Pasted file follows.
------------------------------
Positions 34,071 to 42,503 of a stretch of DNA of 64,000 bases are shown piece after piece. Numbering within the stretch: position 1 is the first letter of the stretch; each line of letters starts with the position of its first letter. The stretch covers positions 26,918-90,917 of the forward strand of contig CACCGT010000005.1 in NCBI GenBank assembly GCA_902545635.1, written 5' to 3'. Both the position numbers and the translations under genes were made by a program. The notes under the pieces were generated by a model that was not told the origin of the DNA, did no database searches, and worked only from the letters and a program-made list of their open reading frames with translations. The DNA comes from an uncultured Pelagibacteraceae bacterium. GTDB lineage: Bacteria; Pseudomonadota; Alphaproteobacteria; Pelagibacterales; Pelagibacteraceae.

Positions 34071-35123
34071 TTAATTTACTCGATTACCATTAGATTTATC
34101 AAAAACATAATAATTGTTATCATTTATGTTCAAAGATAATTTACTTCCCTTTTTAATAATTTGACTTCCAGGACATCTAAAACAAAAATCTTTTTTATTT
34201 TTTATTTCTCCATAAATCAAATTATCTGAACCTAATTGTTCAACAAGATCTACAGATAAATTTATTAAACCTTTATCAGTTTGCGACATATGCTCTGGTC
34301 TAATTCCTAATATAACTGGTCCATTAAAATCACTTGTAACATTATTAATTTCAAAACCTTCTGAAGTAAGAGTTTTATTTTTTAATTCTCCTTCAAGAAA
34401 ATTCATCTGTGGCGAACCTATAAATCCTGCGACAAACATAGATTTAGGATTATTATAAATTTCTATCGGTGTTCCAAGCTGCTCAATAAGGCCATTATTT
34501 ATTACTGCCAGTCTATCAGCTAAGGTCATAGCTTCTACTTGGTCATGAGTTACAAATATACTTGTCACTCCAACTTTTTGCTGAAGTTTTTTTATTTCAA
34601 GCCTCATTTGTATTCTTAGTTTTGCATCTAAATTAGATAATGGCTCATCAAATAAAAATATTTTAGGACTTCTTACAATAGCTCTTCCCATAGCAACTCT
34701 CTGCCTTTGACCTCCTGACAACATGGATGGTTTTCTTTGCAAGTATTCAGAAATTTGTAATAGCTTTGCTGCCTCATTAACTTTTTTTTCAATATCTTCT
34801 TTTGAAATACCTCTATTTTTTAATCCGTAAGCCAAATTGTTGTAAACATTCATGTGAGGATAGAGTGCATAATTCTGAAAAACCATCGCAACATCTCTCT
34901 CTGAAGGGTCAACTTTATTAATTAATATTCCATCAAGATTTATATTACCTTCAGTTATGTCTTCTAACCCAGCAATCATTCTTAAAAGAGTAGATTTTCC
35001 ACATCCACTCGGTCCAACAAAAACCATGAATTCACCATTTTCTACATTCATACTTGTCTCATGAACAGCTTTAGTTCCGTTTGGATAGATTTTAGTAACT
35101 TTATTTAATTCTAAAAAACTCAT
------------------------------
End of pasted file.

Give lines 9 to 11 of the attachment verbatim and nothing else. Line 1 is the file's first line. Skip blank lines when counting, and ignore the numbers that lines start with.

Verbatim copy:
34601 GCCTCATTTGTATTCTTAGTTTTGCATCTAAATTAGATAATGGCTCATCAAATAAAAATATTTTAGGACTTCTTACAATAGCTCTTCCCATAGCAACTCT
34701 CTGCCTTTGACCTCCTGACAACATGGATGGTTTTCTTTGCAAGTATTCAGAAATTTGTAATAGCTTTGCTGCCTCATTAACTTTTTTTTCAATATCTTCT
34801 TTTGAAATACCTCTATTTTTTAATCCGTAAGCCAAATTGTTGTAAACATTCATGTGAGGATAGAGTGCATAATTCTGAAAAACCATCGCAACATCTCTCT